> The Open Annotation model currently does NOT RECOMMEND the use of fragment URIs for identifying segments of Targets or Bodies for three reasons (see 5.2.1):
> 
> - "cannot query the source directly": I think this could and should be solved by considering (1.)
> - "they are not compatible with State and Style Specifiers; many annotations may have the same segment of interest, but have different States and Styles": from previous emails and discussions I understood that Styles should be directly attached to the Annotation, which also means that that they are contextualized and not an argument against fragment URIs anymore. I think that sth. similar can be done with "State" and would also result in a more consistent model and allow for fragment URIs
> - "Fragment URIs conflate the identity and the description of the segment of interest by including the description inline within the identity": I am not sure if I get the point of this argument right; however, I believe that for very practical reasons the OA model should reuse what other specifications (Web Architecture, Media Fragment RFCs) already define; this brings modularity and flexibility and avoids the risk of re-designing what others already did elsewhere.
> 
> I think the benefits of reusing (Media) Fragment URIs in OA prevail the arguments of not using them and therefore I propose to RECOMMEND the use of Fragment URIs and only fall-back on OA-specific Selectors if Fragment URIs are not expressive enough.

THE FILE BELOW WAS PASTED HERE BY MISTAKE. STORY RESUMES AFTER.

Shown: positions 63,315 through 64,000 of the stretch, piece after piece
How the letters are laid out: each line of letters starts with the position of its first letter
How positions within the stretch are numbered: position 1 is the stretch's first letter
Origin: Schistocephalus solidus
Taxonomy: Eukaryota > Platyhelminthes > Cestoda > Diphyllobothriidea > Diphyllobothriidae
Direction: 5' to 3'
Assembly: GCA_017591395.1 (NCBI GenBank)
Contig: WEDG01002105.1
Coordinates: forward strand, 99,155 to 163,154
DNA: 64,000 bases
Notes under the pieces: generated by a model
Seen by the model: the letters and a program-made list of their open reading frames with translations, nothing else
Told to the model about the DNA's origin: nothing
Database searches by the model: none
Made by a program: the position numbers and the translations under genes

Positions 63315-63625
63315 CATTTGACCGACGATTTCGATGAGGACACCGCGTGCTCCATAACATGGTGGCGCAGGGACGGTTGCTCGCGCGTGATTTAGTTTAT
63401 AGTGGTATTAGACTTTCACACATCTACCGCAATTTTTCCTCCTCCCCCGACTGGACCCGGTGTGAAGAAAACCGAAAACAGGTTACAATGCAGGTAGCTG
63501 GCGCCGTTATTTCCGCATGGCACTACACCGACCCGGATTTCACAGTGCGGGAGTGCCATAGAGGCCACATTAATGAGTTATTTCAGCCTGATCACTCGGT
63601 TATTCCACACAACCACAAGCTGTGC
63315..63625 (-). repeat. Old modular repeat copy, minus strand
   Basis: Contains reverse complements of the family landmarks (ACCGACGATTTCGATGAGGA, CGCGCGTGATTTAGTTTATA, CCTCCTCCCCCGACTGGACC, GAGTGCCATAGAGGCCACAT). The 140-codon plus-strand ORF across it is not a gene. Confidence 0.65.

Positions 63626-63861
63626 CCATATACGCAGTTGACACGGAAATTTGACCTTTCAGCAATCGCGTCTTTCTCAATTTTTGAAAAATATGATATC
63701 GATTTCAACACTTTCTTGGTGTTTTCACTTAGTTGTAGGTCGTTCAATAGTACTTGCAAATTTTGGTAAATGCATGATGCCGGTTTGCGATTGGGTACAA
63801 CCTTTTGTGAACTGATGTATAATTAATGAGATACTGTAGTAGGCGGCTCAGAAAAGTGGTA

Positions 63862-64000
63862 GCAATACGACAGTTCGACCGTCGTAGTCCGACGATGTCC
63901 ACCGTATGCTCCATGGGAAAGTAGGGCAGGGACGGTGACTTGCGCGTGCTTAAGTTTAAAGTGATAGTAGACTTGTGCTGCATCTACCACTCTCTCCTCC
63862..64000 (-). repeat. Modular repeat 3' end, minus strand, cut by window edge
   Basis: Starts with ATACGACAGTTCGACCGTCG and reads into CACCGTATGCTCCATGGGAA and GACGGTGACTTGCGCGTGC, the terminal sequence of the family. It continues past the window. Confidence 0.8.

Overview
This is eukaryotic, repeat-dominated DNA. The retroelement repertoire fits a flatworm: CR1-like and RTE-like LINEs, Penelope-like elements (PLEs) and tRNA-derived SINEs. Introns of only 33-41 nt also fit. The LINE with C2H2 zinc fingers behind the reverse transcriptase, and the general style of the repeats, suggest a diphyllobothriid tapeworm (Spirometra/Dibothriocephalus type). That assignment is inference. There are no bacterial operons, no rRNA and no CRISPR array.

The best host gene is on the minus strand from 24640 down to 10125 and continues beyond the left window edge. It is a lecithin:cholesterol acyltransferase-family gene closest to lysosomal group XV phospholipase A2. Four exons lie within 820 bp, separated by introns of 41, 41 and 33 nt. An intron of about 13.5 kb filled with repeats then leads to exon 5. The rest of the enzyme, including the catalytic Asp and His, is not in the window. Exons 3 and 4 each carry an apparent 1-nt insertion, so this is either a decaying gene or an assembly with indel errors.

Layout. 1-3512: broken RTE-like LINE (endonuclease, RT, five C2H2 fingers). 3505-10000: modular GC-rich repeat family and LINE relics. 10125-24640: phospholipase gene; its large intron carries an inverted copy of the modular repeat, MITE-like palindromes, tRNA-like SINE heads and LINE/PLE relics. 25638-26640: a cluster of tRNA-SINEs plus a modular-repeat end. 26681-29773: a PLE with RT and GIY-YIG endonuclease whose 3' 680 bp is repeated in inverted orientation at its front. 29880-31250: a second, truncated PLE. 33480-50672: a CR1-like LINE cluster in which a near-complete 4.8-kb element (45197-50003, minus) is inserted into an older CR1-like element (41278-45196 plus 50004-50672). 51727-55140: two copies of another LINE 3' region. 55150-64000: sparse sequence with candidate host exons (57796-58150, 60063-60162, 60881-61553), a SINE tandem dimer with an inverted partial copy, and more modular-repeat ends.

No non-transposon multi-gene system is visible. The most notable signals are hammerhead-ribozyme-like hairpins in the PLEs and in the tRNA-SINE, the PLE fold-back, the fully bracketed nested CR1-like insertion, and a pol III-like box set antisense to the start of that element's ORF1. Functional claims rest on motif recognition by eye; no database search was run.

-1 from me for this. URIs are opaque. They have no semantics in the context of RDF. Clients should only have to use them as part of a protocol request (e.g., an HTTP GET).

What OA does is break the URI+Fragment into two pieces: the URI, which can be dereferenced, and the Fragment, which the client can parse and use. The target is broken into a server component and a client component, since the server should never see a fragment identifier, and the client should never parse the URI. Putting the two together requires the client to parse the URI and the server to know that it has to ignore anything in the URI that follows the hash (#). This could break some servers (testing required, but servers don't see a hash+Fragment from browsers, so they might be designed not to expect it).

> 3.) Simple Literal Body Shortcut
> 
> I understand that an OA annotation is a relationship between resources (the body and the target) and that inline bodies are represented using the Content in RDF specification (see 6.1.). However, our own demonstrator and also the majority of use cases demonstrated in the OAC meeting last week showed that many annotation bodies are simply strings, which could be represented as literals.